Opportunities for biotechnology students exist in  agri-based industries,  pharma industries, clinical research organizations,  bioinformatics industry in R&D,  production and manufacturing,  quality control and analysis (QA/QC), technology transfer and management,  knowledge-based marketing, consultancy organizations for preparation of  techno-economic feasibility reports, regulatory affairs, patent attorneys and examiners. 
The CEOs and HR executives of biotech companies interviewed by IIM, Bangalore revealed that employability of biotech students varies from 25-50 percent. IIM, Bangalore survey clearly brings out that intended supply of manpower is higher than the incremental demand for manpower per year. The problem is further aggravated by gap in demand and supply, employability of manpower and mismatch in availability of jobs and preference of students. Attention should be focused on quality education.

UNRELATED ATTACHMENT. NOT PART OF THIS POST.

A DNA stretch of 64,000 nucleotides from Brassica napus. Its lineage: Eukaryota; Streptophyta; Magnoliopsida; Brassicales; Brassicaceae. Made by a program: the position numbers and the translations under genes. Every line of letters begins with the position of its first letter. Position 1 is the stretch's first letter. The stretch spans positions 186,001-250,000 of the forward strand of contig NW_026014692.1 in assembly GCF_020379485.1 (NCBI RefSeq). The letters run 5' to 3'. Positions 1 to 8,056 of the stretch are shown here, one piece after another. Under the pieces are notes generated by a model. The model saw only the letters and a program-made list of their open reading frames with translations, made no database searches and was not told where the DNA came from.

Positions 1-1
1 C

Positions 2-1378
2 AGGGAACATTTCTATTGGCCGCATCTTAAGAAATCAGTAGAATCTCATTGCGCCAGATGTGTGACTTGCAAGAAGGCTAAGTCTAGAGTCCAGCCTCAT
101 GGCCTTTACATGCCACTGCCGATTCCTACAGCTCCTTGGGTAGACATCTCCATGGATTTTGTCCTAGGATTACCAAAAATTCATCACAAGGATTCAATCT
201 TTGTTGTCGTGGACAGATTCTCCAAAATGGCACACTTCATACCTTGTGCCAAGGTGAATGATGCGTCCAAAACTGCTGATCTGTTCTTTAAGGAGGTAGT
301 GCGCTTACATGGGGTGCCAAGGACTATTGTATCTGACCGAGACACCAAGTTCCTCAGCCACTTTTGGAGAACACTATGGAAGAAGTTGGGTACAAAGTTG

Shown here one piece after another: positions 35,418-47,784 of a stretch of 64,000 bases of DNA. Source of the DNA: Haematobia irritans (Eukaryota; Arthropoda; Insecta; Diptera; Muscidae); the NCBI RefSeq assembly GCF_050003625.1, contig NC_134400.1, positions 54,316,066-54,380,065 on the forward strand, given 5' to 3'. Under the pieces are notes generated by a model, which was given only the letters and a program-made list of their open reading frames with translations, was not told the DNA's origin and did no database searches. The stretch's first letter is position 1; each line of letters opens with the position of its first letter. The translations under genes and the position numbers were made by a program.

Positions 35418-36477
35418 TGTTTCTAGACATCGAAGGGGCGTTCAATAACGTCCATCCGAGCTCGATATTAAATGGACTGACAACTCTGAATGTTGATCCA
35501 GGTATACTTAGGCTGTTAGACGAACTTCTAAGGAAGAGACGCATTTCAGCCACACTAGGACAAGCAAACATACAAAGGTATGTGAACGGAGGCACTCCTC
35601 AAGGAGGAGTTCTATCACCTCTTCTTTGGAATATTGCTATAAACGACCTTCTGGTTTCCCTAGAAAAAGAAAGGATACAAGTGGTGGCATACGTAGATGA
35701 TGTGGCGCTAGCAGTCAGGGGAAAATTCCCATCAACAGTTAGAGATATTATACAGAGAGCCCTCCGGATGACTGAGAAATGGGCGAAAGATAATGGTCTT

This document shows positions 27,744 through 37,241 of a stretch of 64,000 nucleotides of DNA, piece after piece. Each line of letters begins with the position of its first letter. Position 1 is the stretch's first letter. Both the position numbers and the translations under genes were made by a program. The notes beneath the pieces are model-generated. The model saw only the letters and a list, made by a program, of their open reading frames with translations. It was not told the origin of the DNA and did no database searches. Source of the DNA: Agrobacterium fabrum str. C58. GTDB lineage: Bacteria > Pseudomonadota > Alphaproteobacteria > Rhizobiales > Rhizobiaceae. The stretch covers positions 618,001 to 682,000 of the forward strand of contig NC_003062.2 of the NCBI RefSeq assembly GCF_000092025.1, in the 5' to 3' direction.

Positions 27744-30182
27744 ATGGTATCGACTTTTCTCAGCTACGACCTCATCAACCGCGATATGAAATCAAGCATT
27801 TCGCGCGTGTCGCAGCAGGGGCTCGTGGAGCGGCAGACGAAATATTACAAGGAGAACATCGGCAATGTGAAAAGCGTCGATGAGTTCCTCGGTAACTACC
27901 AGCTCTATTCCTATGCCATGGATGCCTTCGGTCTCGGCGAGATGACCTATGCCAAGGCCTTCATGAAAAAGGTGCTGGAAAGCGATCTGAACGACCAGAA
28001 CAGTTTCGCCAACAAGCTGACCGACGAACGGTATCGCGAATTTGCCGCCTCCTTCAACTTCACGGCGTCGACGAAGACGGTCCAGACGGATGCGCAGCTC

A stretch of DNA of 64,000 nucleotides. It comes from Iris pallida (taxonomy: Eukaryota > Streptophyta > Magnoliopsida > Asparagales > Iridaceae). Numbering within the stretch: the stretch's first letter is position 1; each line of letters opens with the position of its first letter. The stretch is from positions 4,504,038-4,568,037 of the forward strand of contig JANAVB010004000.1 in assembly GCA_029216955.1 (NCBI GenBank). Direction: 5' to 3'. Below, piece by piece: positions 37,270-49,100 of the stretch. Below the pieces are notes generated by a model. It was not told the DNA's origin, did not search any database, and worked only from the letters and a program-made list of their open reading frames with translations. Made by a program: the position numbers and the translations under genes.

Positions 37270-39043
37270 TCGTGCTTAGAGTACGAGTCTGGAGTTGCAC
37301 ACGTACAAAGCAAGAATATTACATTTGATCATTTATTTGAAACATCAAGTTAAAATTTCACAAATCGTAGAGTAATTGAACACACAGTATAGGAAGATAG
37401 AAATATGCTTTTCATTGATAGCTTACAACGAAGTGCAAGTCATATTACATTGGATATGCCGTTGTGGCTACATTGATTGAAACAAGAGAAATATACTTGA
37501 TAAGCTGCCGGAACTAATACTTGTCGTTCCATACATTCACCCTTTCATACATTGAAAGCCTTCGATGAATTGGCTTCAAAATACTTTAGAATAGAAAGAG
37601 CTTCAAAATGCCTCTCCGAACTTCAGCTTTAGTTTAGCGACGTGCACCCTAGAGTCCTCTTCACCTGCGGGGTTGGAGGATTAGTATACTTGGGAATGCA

Although jobs for  marketing  are 20 times  more in number as well as monetarily rewarding, biotech students opt for marketing as their last choice. An analysis of job preference by industrial trainees by Auroprobe Laboratories shows 58 students opted for R&D as first preference, 22 opted for quality control and analysis and only 14 opted for operations. All students opted for marketing as last choice. This does not augur well as there is a mismatch between job availability and preference of students.